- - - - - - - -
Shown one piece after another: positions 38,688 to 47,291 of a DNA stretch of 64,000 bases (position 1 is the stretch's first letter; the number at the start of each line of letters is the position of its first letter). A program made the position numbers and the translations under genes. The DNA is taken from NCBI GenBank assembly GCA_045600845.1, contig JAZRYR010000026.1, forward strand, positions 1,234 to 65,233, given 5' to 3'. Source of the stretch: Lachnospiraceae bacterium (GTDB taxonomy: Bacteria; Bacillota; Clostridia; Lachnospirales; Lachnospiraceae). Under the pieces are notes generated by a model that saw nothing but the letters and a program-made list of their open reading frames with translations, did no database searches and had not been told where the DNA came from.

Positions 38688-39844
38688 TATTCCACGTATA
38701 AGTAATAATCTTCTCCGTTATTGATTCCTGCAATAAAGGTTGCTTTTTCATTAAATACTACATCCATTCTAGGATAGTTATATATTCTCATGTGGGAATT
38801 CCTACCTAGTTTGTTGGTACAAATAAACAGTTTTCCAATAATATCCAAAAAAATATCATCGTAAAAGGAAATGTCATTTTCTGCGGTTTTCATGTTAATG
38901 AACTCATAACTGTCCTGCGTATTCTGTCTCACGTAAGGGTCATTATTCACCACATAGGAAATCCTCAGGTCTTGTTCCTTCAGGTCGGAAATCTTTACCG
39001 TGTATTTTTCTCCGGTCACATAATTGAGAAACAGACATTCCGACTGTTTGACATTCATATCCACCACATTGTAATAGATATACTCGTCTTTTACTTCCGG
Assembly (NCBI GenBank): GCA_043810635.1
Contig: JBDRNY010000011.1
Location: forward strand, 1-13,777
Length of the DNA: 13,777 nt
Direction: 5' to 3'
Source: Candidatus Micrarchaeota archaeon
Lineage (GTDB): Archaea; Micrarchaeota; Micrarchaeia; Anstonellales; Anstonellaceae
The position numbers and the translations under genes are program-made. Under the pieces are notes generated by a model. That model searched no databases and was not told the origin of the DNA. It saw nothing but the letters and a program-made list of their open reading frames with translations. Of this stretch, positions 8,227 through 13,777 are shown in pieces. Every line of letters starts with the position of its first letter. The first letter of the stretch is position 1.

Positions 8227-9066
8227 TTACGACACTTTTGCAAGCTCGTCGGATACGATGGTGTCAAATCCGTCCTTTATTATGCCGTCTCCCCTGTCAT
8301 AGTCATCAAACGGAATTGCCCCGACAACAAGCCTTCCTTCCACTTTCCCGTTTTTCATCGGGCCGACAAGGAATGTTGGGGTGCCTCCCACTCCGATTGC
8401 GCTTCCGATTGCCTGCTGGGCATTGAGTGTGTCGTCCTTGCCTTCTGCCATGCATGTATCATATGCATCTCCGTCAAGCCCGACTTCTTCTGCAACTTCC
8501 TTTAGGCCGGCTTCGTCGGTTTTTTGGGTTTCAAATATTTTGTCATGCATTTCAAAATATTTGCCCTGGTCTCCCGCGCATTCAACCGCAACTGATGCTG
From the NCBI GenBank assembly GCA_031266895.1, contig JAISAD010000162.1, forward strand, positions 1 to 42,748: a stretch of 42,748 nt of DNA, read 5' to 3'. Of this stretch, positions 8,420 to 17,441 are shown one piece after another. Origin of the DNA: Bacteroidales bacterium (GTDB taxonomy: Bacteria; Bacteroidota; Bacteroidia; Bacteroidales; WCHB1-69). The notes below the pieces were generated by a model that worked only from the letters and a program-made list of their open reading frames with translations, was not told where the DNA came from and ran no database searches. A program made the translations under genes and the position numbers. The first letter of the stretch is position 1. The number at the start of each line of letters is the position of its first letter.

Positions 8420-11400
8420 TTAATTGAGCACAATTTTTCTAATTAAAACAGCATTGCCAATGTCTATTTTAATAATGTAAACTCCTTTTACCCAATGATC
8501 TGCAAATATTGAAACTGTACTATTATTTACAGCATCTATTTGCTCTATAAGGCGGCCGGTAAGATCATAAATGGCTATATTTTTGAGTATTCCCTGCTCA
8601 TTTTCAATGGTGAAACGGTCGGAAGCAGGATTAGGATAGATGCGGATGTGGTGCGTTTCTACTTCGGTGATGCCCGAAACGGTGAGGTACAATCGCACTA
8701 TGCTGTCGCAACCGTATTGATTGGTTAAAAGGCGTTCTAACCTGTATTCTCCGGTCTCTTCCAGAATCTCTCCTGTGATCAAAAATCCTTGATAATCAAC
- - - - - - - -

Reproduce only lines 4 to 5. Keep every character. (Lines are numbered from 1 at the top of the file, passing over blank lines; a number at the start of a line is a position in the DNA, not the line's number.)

38701 AGTAATAATCTTCTCCGTTATTGATTCCTGCAATAAAGGTTGCTTTTTCATTAAATACTACATCCATTCTAGGATAGTTATATATTCTCATGTGGGAATT
38801 CCTACCTAGTTTGTTGGTACAAATAAACAGTTTTCCAATAATATCCAAAAAAATATCATCGTAAAAGGAAATGTCATTTTCTGCGGTTTTCATGTTAATG